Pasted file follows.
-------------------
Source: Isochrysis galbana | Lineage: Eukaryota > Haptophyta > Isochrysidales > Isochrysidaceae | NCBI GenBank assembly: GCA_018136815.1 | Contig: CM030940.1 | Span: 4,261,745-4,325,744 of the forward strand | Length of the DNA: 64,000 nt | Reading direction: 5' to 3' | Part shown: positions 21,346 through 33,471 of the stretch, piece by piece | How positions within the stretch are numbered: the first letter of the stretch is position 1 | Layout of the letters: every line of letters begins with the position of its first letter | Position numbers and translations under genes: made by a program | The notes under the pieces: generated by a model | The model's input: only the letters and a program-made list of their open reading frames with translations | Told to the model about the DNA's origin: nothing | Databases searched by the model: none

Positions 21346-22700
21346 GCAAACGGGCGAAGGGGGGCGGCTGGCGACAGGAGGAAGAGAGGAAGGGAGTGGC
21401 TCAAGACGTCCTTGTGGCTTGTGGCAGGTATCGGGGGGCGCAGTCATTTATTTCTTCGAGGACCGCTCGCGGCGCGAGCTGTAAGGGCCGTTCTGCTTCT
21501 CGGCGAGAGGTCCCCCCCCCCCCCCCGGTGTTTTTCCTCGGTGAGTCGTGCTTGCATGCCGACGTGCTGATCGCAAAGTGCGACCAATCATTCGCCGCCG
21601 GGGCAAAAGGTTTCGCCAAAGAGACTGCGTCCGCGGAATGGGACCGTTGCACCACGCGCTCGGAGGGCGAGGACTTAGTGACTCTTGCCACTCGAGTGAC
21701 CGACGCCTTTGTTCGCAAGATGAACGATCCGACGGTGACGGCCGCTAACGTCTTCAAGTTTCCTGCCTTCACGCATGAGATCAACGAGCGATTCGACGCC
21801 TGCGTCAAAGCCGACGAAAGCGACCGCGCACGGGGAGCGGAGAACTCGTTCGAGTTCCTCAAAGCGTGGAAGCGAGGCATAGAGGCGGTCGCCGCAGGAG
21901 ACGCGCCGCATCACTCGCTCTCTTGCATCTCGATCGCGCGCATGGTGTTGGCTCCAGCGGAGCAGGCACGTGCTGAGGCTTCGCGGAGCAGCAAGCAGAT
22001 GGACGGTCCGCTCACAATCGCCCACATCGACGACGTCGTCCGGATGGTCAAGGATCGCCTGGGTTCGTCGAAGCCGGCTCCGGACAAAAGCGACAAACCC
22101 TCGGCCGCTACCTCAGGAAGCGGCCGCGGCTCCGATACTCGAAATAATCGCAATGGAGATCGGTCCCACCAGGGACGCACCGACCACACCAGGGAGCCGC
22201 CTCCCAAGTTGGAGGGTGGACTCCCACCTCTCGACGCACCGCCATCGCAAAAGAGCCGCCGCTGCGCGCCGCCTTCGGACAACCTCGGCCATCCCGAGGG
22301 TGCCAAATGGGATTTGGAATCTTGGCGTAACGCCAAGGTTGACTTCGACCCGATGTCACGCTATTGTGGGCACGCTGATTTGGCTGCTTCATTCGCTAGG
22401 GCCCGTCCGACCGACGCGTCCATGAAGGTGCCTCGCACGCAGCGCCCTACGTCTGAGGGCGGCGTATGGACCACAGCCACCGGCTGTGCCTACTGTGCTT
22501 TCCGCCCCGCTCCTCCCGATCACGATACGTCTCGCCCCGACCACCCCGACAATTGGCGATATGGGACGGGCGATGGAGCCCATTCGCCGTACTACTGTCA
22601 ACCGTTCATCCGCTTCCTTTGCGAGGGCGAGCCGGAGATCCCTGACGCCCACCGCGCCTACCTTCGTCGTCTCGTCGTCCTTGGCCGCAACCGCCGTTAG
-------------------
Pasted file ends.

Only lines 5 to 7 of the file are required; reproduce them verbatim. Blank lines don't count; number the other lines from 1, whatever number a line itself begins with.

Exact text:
21501 CGGCGAGAGGTCCCCCCCCCCCCCCCGGTGTTTTTCCTCGGTGAGTCGTGCTTGCATGCCGACGTGCTGATCGCAAAGTGCGACCAATCATTCGCCGCCG
21601 GGGCAAAAGGTTTCGCCAAAGAGACTGCGTCCGCGGAATGGGACCGTTGCACCACGCGCTCGGAGGGCGAGGACTTAGTGACTCTTGCCACTCGAGTGAC
21701 CGACGCCTTTGTTCGCAAGATGAACGATCCGACGGTGACGGCCGCTAACGTCTTCAAGTTTCCTGCCTTCACGCATGAGATCAACGAGCGATTCGACGCC